Geoff Chappell, Software Analyst
This function opens the registry key for reading a given executable’s Image File Execution Options.
NTSTATUS LdrOpenImageFileOptionsKey ( UNICODE_STRING *lpImageFile, BOOLEAN bWow64, HANDLE *phKey);
The lpImageFile argument names the executable image for which the key is sought.
The bWow64 argument is non-zero to get the key from the Wow6432Node branch. This argument is ignored in version 6.1 and higher.
The phKey argument is the address of a variable that is to receive a handle to the opened key.
The function returns STATUS_SUCCESS if successful, else a negative error code.
The LdrOpenImageFileOptionsKey function is exported by name from NTDLL.DLL in version 5.2 starting from Windows Server 2003 SP1, and higher.
The LdrOpenImageFileOptionsKey function is not documented. Neither is it declared in any C-language header that Microsoft is known to have published in any software development kit. While Microsoft’s names for the function’s arguments are not known, this article uses inventions.
From all the way back at version 3.10, NTDLL has provided that executables are subject to Image File Execution Options in the registry. The options for different executables are in different subkeys of an Image File Execution Options key, which versions 5.2 and 6.0 allow in either of two places. Historically, options apply to all executables that have the same filename. In version 6.1 and higher, subkeys can reach one level deeper to define different options for different executables that have the same filename. The LdrOpenImageFileOptionsKey function opens the appropriate subkey for the named executable without the caller having to know the tree’s implementation.
Not until Windows Server 2003 SP1 does NTDLL export separate functions for opening the key and for querying its (potentially numerous) values. This LdrOpenImageFileOptionsKey function opens the key. The LdrQueryImageFileKeyOption function queries the values. The caller is expected to close the key when done. The ancient LdrQueryImageFileExecutionOptions and the relatively new LdrQueryImageFileExecutionOptionsEx are compounds which open the key, query one value and close the key.
The parent key for all Image File Execution Options can be either:
Only the first is recognised in version 6.1 and higher. The second, in the Wow6432Node branch, is selected in versions 5.2 and 6.0 if the bWow64 argument is non-zero.
Each base key is opened on the first call with matching bWow64 argument. If the base key is not already open and the function cannot open it (for KEY_QUERY_VALUE and KEY_ENUMERATE_SUB_KEYS access), then the function fails.
The general scheme provides for subkeys in which to specify options for different executables. The subkey for an executable is the executable’s filename. If the given lpImageFile contains a backslash, then the filename for the subkey is whatever follows the last backslash. If this is too long for representation in a UNICODE_STRING, the function fails, returning STATUS_BUFFER_TOO_SMALL. If the function cannot open the subkey (relative to the open parent, again for KEY_QUERY_VALUE and KEY_ENUMERATE_SUB_KEYS access), it fails.
In general, and as the only successful outcome in early versions, the subkey as opened for the executable from just its filename is what the function returns at the address given by the phKey argument.
The general scheme has the problem, of course, that the same options apply to all executables that have the same filename. Version 6.1 extends the scheme to differentiate according to the whole name that is supplied for the executable. If the subkey just for the filename contains a suitable value (to show that the extension applies) and a suitable subkey (to match the executable’s whole name), then the function returns the deeper subkey instead.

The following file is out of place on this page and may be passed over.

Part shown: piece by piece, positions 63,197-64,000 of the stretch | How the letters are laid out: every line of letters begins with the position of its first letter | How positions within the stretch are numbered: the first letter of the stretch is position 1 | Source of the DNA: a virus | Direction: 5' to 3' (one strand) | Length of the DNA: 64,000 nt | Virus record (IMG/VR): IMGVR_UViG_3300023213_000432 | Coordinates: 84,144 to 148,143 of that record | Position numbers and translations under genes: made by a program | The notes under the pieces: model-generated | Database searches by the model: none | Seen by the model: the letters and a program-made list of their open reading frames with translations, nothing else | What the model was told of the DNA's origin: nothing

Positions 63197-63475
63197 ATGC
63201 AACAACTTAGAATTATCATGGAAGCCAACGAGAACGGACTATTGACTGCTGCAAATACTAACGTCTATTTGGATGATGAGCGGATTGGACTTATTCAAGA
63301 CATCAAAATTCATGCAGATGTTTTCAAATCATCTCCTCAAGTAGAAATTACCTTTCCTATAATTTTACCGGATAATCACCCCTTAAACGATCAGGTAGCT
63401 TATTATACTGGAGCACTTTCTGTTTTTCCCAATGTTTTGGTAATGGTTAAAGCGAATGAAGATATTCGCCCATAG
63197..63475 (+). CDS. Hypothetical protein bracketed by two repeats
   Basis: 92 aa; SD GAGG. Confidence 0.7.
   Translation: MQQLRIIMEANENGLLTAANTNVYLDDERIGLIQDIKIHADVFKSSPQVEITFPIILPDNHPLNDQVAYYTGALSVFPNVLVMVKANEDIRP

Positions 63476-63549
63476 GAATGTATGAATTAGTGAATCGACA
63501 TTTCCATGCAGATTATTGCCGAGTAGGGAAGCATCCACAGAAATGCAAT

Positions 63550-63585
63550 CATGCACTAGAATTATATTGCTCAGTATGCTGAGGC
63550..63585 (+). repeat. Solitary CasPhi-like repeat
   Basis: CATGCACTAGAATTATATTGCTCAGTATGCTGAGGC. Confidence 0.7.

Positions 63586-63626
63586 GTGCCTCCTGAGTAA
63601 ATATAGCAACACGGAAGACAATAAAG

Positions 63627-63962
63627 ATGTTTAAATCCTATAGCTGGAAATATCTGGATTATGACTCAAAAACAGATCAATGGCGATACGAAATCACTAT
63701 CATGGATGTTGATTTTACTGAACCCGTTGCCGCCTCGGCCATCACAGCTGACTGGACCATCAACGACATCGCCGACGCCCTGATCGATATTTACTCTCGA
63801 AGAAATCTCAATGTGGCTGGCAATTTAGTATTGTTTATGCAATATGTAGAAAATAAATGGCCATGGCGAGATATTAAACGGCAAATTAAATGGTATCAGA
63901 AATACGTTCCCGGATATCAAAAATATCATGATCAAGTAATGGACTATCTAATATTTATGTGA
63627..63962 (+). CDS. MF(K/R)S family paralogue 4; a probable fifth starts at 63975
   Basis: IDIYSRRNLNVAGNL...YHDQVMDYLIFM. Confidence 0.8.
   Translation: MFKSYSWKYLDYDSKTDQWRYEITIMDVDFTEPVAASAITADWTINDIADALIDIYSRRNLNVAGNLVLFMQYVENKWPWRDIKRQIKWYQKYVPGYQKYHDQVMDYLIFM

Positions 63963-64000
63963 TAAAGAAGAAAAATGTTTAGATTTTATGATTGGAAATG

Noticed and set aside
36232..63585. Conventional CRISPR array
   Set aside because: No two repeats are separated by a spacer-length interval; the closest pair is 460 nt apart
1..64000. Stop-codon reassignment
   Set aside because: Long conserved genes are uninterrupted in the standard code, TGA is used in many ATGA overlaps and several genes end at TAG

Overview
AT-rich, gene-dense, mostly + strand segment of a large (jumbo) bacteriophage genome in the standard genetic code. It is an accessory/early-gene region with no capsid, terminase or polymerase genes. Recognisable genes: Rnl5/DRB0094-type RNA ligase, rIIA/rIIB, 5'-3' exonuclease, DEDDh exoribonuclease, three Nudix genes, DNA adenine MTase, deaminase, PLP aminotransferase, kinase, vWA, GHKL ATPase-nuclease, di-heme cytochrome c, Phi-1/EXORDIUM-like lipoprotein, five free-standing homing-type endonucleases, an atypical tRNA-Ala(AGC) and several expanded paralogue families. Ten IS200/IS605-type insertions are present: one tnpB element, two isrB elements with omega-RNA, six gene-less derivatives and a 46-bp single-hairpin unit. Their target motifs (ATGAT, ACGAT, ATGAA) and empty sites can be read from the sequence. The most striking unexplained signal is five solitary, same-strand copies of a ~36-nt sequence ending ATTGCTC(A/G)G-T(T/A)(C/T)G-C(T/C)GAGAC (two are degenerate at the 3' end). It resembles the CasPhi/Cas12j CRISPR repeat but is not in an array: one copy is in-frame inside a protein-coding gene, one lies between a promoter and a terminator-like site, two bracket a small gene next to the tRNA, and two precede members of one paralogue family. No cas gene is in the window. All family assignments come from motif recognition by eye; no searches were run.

Extension to a subkey for the whole name of the executable is optional. It applies only if the subkey for the filename contains a REG_DWORD value named UseFilter whose dword of data is non-zero:
|Key:||HKEY_LOCAL_MACHINE\Software\Microsoft\Windows NT\CurrentVersion\Image File Execution Options\filename|
If the UseFilter value is absent from the subkey for an executable’s filename, or if it is present but has the wrong type or size or is zero, then all executables with this filename have the same Image File Execution Options. The subkey for the filename is what the function sticks with. Note, however, that if querying for the UseFilter value fails with any error other than STATUS_OBJECT_NAME_NOT_FOUND, STATUS_BUFFER_TOO_SMALL or STATUS_BUFFER_OVERFLOW, then this error is failure for the function.
Given that UseFilter is configured for the filename, then the subkey for just the filename may have any number of subkeys that are each for a different pathname. The names of the subkeys are immaterial. The pathname is expected as a REG_SZ value named FilterFullPath whose data matches the executable’s whole name:
|Key:||HKEY_LOCAL_MACHINE\Software\Microsoft\Windows NT\CurrentVersion\Image File Execution Options\filename\subkey|
|Data:||executable’s case-insensitive name from lpImageFile, less any \??\ prefix|
Subkeys are ignored if they contain a FilterFullPath value that has the wrong type or has data that is too large for representation in a UNICODE_STRING or which does not match the executable. Any other error while enumerating or opening subkeys or querying FilterFullPath (once sufficient memory is obtained), including that a subkey has no FilterFullPath, is failure for the function. If every subkey has a FilterFullPath but none matches the executable’s whole name, then the function sticks with the subkey for just the filename.
Version 5.2 opens the base key for KEY_ENUMERATE_SUB_KEYS access and the subkey for GENERIC_READ access.
When the function fails while seeking a subkey for the executable’s whole name, the handle to the subkey for the executable’s filename is not closed.